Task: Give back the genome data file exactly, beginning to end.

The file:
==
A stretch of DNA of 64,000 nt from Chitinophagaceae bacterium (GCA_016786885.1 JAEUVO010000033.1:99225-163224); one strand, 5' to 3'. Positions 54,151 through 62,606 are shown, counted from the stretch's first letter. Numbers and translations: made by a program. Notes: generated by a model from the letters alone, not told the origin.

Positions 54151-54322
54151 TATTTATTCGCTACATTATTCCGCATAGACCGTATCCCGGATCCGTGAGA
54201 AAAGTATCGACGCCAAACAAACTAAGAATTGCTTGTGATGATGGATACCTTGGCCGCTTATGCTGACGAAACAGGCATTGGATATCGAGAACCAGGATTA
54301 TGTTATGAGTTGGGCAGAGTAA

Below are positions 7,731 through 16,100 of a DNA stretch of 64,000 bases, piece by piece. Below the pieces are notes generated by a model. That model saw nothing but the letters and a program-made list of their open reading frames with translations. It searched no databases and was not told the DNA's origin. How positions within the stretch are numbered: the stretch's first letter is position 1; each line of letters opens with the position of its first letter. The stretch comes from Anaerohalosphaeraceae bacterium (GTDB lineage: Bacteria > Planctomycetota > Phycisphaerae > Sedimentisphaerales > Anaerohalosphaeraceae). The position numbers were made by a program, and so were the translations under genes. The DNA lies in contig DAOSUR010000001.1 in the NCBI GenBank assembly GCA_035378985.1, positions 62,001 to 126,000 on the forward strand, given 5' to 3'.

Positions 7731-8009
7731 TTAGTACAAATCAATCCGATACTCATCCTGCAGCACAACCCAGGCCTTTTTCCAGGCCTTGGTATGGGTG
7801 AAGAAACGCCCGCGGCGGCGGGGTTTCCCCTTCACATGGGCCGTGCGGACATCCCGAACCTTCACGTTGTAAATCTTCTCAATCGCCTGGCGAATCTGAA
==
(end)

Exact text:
A stretch of DNA of 64,000 nt from Chitinophagaceae bacterium (GCA_016786885.1 JAEUVO010000033.1:99225-163224); one strand, 5' to 3'. Positions 54,151 through 62,606 are shown, counted from the stretch's first letter. Numbers and translations: made by a program. Notes: generated by a model from the letters alone, not told the origin.

Positions 54151-54322
54151 TATTTATTCGCTACATTATTCCGCATAGACCGTATCCCGGATCCGTGAGA
54201 AAAGTATCGACGCCAAACAAACTAAGAATTGCTTGTGATGATGGATACCTTGGCCGCTTATGCTGACGAAACAGGCATTGGATATCGAGAACCAGGATTA
54301 TGTTATGAGTTGGGCAGAGTAA

Below are positions 7,731 through 16,100 of a DNA stretch of 64,000 bases, piece by piece. Below the pieces are notes generated by a model. That model saw nothing but the letters and a program-made list of their open reading frames with translations. It searched no databases and was not told the DNA's origin. How positions within the stretch are numbered: the stretch's first letter is position 1; each line of letters opens with the position of its first letter. The stretch comes from Anaerohalosphaeraceae bacterium (GTDB lineage: Bacteria > Planctomycetota > Phycisphaerae > Sedimentisphaerales > Anaerohalosphaeraceae). The position numbers were made by a program, and so were the translations under genes. The DNA lies in contig DAOSUR010000001.1 in the NCBI GenBank assembly GCA_035378985.1, positions 62,001 to 126,000 on the forward strand, given 5' to 3'.

Positions 7731-8009
7731 TTAGTACAAATCAATCCGATACTCATCCTGCAGCACAACCCAGGCCTTTTTCCAGGCCTTGGTATGGGTG
7801 AAGAAACGCCCGCGGCGGCGGGGTTTCCCCTTCACATGGGCCGTGCGGACATCCCGAACCTTCACGTTGTAAATCTTCTCAATCGCCTGGCGAATCTGAA